Area small grains thrive, row crops struggle

Corn, soybeans yearn for some heat as weather expected to remain mild

wheat field
Small grains fields are flourishing in the cool weather.

Northeast North Dakota small grains fields are thriving under near ideal weather conditions as cool temperatures and adequate moisture have combined to produce good growth.

“The grain crops in our area look wonderful,” said Mike Morgan, of Thompson Farmers Co-Op Elevator.

Further north, the wheat crops in the Park River area, also look good, said Tom Burchill, Walsh Grain Terminal LLC manager.

Statewide, the condition of the spring wheat crop was rated 75 percent good and 8 percent excellent the week ending June 16, according to the National Agricultural Statistics Service-North Dakota. The winter wheat condition was rated 72 percent good and 8 percent excellent and barley was 80 percent good and 4 percent excellent.

But while cool, wet conditions are favorable for small grains growth, they are not ideal for row crops, such as corn and soybeans.


“They’vre behind in development,” Morgan said.

Cold, wet weather delayed spring row crop planting and temperatures since then haven’t been warm enough to spur growth.

John Aamodt, an Arvilla farmer, said the weather and soil conditions this spring delayed his corn planting by a couple of weeks.

“Normal for us is if we get started the last week of April and wrap up in the middle of May,” Aamodt said. “A lot of corn didn’t get planted until the middle of May.”

Eighty-six percent of the corn planted in North Dakota had emerged as of June 16, 9 percent less than last year and the five-year average, the statistics service reported. Soybean emergence was 74 percent, 12 percent behind last year and 13 percent behind the five-year average.

In Minnesota, 87 percent of the corn crop had emerged, almost two weeks behind normal, the National Agricultural Statistics Service-Minnesota said. Seventy-five percent of the soybeans crop had emerged, two weeks behind last year and the five-year average, the statistics service said.

In northwest Minnesota, however, corn and soybeans planting, in general, was not delayed as much as it was further south, so emergence is not as far behind as it is in some areas, said Angie Peltier, University of Minnesota Extension Service regional crops educator. There were some emergence problems with the corn crop, however, because the soil cracked after planting and seedlings were exposed to the sun, according to Peltier, adding that it remains too dry in parts of northwest Minnesota.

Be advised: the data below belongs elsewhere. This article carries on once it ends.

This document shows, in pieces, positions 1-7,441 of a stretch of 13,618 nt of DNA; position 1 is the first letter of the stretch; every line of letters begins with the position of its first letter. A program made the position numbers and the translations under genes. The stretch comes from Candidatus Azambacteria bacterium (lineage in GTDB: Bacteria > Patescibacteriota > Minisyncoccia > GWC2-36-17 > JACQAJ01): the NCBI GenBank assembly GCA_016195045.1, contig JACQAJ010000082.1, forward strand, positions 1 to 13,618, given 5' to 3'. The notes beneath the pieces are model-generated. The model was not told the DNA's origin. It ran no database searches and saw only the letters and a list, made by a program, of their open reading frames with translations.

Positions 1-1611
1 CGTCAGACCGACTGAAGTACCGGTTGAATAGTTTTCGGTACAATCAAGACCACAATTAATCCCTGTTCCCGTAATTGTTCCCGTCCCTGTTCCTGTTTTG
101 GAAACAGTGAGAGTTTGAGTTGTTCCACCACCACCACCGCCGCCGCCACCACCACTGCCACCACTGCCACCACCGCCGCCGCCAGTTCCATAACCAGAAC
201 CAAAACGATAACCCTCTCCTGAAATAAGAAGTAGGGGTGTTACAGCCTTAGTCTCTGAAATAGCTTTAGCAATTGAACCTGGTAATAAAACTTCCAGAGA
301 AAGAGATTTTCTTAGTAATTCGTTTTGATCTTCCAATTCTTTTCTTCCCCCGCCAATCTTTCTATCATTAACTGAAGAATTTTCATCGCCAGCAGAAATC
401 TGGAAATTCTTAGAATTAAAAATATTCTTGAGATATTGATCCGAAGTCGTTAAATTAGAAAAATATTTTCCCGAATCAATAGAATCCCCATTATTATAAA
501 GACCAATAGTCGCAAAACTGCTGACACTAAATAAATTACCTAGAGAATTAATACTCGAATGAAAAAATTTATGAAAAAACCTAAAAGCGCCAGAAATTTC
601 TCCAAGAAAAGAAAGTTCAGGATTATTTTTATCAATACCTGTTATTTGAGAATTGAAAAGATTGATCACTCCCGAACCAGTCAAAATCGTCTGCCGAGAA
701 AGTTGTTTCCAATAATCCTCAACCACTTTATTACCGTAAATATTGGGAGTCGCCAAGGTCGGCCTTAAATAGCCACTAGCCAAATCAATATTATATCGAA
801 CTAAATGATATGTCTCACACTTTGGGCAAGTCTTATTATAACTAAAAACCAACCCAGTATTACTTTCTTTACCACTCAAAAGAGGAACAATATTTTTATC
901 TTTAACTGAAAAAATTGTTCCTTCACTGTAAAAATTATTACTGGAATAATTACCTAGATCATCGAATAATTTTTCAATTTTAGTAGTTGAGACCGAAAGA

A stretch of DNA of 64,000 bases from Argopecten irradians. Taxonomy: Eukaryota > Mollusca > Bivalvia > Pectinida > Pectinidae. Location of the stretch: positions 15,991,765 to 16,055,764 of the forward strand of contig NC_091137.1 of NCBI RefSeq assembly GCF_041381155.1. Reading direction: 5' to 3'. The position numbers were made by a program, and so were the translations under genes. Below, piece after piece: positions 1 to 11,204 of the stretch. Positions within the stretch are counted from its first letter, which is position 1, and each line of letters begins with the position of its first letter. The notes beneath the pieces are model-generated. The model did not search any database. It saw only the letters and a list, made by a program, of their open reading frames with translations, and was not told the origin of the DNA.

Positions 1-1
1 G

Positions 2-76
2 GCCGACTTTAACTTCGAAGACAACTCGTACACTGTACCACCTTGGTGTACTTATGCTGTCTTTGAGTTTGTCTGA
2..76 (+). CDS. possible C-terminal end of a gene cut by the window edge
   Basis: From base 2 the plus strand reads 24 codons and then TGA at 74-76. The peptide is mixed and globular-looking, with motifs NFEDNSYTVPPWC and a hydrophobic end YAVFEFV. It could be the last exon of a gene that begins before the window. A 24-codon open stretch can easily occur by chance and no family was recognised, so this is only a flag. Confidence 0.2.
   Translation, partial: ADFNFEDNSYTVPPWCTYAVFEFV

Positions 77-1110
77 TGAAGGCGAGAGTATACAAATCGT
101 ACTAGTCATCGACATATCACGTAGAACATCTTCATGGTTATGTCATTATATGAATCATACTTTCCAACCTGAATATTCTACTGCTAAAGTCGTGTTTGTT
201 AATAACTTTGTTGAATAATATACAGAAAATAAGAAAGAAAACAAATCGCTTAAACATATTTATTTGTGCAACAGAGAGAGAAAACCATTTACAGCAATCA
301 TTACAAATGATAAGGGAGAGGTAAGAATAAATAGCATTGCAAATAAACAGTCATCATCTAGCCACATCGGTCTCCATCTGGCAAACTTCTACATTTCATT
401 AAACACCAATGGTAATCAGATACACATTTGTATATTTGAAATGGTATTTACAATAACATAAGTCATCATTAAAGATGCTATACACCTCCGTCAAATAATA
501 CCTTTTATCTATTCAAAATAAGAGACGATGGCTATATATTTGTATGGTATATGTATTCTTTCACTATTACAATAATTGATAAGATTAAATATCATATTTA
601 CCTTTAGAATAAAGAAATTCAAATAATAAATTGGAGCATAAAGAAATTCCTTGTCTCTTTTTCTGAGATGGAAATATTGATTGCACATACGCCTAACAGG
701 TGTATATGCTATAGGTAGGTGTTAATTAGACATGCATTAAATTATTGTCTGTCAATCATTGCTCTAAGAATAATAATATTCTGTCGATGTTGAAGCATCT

“We need more rain,” Peltier said.


Though moisture is adequate in most areas of northeast North Dakota, seasonable temperatures would benefit the corn and soybeans crops.

“We just need sunshine and we need some warmer weather, and we can make progress,” Aamodt said.

“Low 80s and good moisture would be what the corn would like,” Burchill said.

Mostly cloudy skies and a chance of thunderstorms are predicted through Friday, the National Weather Service office in Grand Forks reported. Skies are forecast to be partly cloudy during the weekend with a chance of showers and thunderstorms.

The long-range forecast for July through September is for equal chances of above and below normal temperatures and precipitation, the Climate Prediction Center said.

“The likelihood is it won’t depart from normal very much,” said Bill Barrett, a meteorologist at the National Weather Service office in Grand Forks.

The temperatures and precipitation for the remainder of June likely will gravitate toward normal, Barrett said.

“We’re probably going to settle into a more non-drastic pattern," he said.


Ann is a journalism veteran with nearly 40 years of reporting and editing experiences on a variety of topics including agriculture and business. Story ideas or questions can be sent to Ann by email at: or phone at: 218-779-8093.
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